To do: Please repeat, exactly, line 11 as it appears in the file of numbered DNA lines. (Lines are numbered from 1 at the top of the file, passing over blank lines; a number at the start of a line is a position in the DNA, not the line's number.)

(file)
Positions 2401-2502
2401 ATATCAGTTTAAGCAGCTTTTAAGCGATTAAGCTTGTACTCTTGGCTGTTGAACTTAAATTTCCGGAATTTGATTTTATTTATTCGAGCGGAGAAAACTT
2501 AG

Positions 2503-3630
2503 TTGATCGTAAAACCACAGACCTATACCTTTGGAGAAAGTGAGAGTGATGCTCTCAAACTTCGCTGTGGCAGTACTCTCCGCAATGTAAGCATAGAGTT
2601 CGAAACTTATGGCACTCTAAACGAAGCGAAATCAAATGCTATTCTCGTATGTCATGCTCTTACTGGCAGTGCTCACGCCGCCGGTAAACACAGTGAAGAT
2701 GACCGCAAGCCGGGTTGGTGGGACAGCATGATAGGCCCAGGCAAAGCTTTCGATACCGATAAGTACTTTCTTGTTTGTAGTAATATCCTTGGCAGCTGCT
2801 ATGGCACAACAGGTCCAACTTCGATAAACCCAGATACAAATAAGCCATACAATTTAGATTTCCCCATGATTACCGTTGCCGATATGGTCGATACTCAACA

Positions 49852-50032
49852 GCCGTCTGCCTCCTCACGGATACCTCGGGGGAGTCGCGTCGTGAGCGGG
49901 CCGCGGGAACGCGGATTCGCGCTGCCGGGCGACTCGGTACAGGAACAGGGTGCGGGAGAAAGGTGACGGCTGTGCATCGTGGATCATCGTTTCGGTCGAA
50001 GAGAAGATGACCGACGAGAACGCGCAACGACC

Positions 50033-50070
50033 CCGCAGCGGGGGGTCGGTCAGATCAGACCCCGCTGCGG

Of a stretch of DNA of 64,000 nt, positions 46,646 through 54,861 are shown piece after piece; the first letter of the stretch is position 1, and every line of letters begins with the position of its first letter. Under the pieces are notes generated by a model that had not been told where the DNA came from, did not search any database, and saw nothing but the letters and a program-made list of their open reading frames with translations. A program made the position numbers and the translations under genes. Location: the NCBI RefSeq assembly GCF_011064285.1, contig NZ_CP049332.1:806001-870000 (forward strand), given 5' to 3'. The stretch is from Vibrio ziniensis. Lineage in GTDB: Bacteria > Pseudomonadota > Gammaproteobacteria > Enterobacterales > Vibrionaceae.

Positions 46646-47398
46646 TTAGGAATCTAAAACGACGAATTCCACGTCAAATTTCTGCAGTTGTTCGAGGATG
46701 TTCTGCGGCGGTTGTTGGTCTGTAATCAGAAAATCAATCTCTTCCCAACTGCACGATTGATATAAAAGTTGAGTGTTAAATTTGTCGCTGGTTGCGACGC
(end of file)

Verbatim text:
49901 CCGCGGGAACGCGGATTCGCGCTGCCGGGCGACTCGGTACAGGAACAGGGTGCGGGAGAAAGGTGACGGCTGTGCATCGTGGATCATCGTTTCGGTCGAA